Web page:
Hood wants settlement to stay sealed
HATTIESBURG, Miss. (Legal Newsline) - Mississippi Attorney General Jim Hood is again opposing the unsealing of the settlement in State Farm Insurance's lawsuit against him.
U.S. District Judge David Bramlette allowed four media organizations to intervene in the case in March, and they moved to unseal the settlement in April. In a response, attorneys for Hood say the seal, which was also placed on in camera testimony, should stay in place.
(T)he court ordered as a material aspect of the settlement that the confidential settlement agreement in this matter be placed and remain under seal," the response said.
"Now, over two years later, despite the absence of any new considerations or any change in material circumstances, the intervenors ask this court to reverse its prior decisions and to unseal these materials."
Jackson New Media, WLBT, WDAM and WLOX filed their motion April 20. Jackson New Media owns the political Web site Y'All Politics.
"Defendant Jim Hood is attorney general of the state of Mississippi and New Media has a clear right under both federal and state law to know and report on the facts and details of the circumstances under which Mr. Hood and the State Farm plaintiffs settled this matter," the motion says.
In May 2009, Hood argued that the settlement should stay sealed, saying a judge can't grant intervenor status to a party after a case is over.
The lawsuit alleged Hood was unfairly threatening the company with criminal charges to force it to settle the civil suit filed by Hood weeks after 2005's Hurricane Katrina.
Shortly after Hood was forced to take the stand in federal court in Hattiesburg, the two sides reached a confidential settlement in Feb. 2007.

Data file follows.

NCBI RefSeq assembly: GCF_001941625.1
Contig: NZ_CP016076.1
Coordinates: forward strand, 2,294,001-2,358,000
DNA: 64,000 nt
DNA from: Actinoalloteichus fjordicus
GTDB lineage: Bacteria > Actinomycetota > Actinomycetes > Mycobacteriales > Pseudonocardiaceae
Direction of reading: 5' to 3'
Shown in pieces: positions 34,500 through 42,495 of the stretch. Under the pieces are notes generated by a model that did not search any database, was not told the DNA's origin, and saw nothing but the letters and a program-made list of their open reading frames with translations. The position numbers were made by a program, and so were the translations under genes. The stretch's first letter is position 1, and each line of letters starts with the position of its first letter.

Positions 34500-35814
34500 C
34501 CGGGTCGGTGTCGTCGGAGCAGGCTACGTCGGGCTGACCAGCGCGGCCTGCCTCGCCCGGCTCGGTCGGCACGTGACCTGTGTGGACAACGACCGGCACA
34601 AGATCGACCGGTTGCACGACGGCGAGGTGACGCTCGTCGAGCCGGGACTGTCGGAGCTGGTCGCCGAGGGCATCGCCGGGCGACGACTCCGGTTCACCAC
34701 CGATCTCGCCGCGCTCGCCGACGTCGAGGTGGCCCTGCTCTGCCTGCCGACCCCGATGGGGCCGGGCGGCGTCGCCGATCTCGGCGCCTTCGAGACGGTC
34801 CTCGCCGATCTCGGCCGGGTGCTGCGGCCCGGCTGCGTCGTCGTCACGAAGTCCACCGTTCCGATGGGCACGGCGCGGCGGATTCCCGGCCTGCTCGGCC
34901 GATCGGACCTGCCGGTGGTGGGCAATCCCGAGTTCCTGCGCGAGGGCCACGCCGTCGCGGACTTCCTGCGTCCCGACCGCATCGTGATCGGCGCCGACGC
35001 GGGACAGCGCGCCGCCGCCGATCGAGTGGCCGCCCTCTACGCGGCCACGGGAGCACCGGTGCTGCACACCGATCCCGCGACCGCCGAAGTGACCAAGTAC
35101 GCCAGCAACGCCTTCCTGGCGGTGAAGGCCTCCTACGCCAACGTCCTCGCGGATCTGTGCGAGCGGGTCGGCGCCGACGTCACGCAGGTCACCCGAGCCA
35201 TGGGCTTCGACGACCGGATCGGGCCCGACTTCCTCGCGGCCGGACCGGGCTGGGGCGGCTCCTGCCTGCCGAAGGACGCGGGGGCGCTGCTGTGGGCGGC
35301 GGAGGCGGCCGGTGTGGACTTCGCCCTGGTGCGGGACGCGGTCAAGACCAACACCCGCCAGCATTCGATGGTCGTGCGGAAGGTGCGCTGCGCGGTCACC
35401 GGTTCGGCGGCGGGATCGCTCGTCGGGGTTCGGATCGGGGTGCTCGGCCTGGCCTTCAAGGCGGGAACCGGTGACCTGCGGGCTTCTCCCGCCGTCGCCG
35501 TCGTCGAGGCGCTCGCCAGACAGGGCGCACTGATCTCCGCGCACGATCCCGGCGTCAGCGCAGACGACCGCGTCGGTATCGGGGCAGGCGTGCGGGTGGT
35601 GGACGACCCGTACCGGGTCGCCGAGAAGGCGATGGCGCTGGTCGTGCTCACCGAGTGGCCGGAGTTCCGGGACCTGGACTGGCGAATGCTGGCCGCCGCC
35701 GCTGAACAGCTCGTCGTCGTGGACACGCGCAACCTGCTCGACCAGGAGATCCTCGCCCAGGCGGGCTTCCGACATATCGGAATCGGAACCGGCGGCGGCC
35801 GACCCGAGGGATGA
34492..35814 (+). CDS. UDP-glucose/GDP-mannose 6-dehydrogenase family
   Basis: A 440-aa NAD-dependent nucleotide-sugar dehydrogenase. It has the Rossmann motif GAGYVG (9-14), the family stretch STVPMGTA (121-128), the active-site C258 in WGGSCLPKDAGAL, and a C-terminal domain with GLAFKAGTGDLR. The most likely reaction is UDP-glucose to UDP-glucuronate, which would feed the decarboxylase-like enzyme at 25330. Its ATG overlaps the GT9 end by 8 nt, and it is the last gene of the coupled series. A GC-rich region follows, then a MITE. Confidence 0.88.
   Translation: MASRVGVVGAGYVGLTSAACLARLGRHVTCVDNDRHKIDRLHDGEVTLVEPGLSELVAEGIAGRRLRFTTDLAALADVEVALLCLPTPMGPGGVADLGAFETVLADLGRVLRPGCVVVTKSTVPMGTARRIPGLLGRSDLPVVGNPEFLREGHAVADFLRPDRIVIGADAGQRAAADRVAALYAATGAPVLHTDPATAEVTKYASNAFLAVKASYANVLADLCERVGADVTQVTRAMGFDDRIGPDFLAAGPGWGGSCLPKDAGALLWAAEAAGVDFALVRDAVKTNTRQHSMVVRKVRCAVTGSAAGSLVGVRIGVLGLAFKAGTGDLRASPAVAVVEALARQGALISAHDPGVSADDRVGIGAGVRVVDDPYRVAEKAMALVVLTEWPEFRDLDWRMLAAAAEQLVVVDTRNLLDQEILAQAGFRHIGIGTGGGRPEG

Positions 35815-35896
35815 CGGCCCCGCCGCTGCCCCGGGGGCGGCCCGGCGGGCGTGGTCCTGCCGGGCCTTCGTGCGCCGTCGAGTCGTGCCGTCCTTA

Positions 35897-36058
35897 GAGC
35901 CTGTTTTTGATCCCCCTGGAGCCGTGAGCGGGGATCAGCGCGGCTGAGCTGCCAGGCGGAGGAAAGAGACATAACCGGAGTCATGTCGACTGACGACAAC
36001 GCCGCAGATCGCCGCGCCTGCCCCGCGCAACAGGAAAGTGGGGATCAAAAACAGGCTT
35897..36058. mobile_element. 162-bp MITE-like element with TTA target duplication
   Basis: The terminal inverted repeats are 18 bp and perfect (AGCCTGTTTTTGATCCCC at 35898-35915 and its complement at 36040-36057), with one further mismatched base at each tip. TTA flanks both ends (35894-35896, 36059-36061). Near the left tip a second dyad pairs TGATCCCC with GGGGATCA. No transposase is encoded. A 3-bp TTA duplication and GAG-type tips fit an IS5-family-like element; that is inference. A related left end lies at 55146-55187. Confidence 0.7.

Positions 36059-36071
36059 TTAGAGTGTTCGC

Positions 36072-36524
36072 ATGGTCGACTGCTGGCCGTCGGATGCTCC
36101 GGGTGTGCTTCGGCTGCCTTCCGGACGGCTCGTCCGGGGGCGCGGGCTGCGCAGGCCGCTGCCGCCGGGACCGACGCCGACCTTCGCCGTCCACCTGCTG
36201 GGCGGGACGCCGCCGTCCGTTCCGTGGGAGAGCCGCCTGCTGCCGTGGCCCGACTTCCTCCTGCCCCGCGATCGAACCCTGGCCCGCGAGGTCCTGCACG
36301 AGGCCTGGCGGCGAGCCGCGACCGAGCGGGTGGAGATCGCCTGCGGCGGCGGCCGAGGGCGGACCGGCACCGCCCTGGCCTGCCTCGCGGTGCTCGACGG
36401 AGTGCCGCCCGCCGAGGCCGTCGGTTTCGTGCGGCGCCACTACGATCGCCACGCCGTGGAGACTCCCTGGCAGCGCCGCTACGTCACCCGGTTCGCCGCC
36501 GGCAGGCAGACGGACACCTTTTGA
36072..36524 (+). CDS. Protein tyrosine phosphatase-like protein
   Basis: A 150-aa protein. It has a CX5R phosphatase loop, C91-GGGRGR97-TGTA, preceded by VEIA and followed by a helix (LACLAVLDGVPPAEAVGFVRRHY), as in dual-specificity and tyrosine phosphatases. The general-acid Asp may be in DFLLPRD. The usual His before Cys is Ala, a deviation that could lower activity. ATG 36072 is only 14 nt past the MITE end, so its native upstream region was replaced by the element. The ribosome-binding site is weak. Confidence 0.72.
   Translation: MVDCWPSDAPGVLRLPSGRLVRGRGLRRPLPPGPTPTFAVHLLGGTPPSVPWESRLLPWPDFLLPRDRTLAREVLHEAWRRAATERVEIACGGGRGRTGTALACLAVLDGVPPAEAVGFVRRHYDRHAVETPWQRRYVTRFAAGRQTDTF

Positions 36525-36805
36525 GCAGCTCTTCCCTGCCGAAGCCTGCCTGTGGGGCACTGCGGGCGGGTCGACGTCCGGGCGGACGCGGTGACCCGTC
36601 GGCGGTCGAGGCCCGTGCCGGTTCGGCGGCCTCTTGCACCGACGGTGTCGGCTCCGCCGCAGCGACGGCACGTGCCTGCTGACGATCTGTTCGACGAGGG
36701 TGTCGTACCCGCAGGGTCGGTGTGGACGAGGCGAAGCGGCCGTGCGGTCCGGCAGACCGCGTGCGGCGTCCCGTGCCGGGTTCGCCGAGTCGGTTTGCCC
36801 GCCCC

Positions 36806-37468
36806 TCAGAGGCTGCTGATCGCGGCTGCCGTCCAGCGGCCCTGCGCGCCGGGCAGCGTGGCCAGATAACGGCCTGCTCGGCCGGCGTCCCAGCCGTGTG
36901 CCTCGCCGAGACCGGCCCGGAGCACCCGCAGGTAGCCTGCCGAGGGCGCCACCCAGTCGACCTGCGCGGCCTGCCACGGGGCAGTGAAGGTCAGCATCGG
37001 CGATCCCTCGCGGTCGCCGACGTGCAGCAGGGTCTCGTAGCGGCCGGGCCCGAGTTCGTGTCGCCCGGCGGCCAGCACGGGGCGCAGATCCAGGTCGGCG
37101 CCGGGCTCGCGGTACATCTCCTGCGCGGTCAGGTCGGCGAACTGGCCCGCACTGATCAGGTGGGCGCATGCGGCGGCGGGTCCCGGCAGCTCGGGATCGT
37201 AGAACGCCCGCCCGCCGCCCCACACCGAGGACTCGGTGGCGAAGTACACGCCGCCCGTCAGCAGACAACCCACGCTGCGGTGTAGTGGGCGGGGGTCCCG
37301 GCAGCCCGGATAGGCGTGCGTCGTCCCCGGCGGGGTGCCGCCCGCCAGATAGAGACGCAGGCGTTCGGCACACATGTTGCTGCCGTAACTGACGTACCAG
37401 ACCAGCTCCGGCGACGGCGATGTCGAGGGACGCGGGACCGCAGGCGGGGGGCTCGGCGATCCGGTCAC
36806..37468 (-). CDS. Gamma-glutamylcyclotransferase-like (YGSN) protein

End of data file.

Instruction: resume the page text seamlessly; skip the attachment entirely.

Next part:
Hood had sued State Farm and four other insurance companies weeks after Katrina, claiming that they intentionally misrepresented to policyholders the amount of damage done by wind (covered by their policies) and water (covered by a federal program).
A proposed settlement with State Farm had the potential to affect more than 35,000 policyholders, but a federal judge did not approve of it for procedural reasons. A separate successful settlement of 640 claims was coupled with a $5 million payment to Hood with the agreement his criminal investigation would cease, the company said.
Hood eventually sued State Farm again for not making the rejected settlement work. State Farm claimed he threatened it with the prospect of another criminal investigation.
The two sides disagreed heavily over the circumstances of the settlement. Hood wrote in a column that "allegations lodged against me by this insurer were shown to be false," while his press secretary wrote the only reason the outcome was referred to as a "settlement" is because "the details of the Attorney General's criminal investigation needed to be protected. The case was dismissed because the allegations were false."
Sheila Birnbaum, a State Farm attorney, accidentally sent an e-mail to members of the press that said, "This is so over the top. Can we ask that (Hood) be held in contempt of court for misrepresenting a settlement agreement and order of the court?"
The motion also asks Bramlette to unseal the transcript and/or video deposition of disgraced plaintiffs attorney Richard "Dickie" Scruggs that was sealed during his criminal proceedings and to unseal in camera testimony taken while the case was originally under seal.
Scruggs organized a group of attorneys to handle Katrina claims but is in jail after pleading guilty to two judicial bribery schemes.
From Legal Newsline: Reach John O'Brien by e-mail at email@example.com.
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